How Used X-Rays Brought Banned US Music to the USSR

x ray records

Music has always had the power to transcend social and political borders, and eager listeners have always found creative ways to satisfy their need for melodic escape. But few methods were as ingenious as the one used by people in the Soviet Union who were denied the privilege of listening to Western music like jazz and rock.

soviet x ray records play banned western music

x rays made into records

Clever bootleggers began pressing their own records as early as the 1930s. The practice seemed to explode in popularity in the 1950s. However, due to material shortages and the covert nature of the pressings, bootleggers had to look for creative materials on which to store the forbidden sounds. They turned to a surprising source that was both free and readily available: discarded X-ray films fished from hospital dumpsters.

music records made from old x rays

records printed on x rays

Using a special device to replicate the scarce few contraband records that made it into the USSR, records were pressed directly onto the X-rays. The music-playing grooves could only be pressed into one side of the X-rays and the sound quality was quite low – but the “bone music,” as the records came to be known, fulfilled a need for culture from other parts of the world.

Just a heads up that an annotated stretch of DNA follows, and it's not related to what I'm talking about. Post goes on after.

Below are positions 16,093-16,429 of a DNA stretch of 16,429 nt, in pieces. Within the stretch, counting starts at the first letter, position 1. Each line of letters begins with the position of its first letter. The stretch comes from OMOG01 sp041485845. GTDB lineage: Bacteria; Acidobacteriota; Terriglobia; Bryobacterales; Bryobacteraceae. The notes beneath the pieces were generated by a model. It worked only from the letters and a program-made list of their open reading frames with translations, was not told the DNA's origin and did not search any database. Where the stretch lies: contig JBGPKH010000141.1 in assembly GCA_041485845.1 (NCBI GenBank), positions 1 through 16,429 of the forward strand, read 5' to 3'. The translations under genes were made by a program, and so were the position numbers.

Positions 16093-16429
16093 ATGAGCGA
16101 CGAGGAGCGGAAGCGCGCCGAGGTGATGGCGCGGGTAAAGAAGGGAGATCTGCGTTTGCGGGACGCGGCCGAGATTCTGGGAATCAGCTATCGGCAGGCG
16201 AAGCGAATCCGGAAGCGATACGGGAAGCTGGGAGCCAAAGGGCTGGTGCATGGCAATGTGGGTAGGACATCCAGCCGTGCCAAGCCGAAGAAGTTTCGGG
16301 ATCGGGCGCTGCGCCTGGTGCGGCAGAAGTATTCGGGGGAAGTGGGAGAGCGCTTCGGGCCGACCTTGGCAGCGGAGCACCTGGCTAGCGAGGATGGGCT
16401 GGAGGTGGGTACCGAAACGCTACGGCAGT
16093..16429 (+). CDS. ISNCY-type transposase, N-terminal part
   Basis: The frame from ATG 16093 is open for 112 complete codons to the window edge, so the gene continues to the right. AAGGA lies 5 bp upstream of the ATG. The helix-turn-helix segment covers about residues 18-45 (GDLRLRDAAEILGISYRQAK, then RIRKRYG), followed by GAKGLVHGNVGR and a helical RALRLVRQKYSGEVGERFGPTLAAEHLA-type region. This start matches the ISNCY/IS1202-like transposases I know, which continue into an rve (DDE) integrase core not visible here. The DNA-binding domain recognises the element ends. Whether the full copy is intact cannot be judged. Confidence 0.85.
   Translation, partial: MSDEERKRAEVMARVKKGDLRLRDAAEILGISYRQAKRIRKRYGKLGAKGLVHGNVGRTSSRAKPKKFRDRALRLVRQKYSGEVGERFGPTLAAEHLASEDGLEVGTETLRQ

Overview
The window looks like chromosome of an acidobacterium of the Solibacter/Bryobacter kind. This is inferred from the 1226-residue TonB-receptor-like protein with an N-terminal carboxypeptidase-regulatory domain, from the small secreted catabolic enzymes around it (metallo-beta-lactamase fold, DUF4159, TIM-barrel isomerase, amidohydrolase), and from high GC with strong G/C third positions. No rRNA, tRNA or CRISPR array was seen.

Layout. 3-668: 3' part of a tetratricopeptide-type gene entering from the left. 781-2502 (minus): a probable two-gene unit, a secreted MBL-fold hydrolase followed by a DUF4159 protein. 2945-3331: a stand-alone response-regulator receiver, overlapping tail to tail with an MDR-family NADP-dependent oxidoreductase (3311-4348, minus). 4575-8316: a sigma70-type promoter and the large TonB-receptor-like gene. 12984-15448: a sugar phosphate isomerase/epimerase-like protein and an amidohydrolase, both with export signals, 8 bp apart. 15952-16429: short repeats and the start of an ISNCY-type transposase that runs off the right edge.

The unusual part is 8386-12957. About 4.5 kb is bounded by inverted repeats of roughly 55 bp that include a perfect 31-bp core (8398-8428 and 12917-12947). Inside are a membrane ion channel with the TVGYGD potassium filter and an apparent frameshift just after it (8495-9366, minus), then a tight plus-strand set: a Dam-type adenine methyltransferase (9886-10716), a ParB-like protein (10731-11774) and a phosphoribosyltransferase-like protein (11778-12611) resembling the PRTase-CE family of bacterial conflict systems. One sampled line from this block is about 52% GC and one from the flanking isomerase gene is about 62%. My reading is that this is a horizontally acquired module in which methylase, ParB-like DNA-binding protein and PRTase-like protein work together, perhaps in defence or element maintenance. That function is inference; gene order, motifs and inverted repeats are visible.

banned western music x ray records

western music on soviet x ray records

The finished records were cut into crude circles with scissors, a label was affixed, and a cigarette made the central hole that would allow the records to play on a standard turntable. The results were oddly compelling. Here were two types of completely different media laid one atop the other: a picture of a broken bone, or a mass in a lung, or a cracked rib, would play the music that was so sought after in the isolated reaches of the USSR. The industry grew quickly, and the X-ray Press, or roentgenizdat, was producing millions of bone music records.

x ray records

repurposed x rays turned into records

Authorities were alerted to the underground bone music industry and by 1958 the bootleg records were made illegal. They remain an important part of history, however, and some of the actual records can be found today in the sound archives of the Hungarian Radio. Photographer József Hajdú added a third layer of media to the already-complex bone records by photographing them to share the story of illegal bone music with the rest of the modern world.

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See more in Antique Gadgets or under Vintage & Retro. January, 2015.
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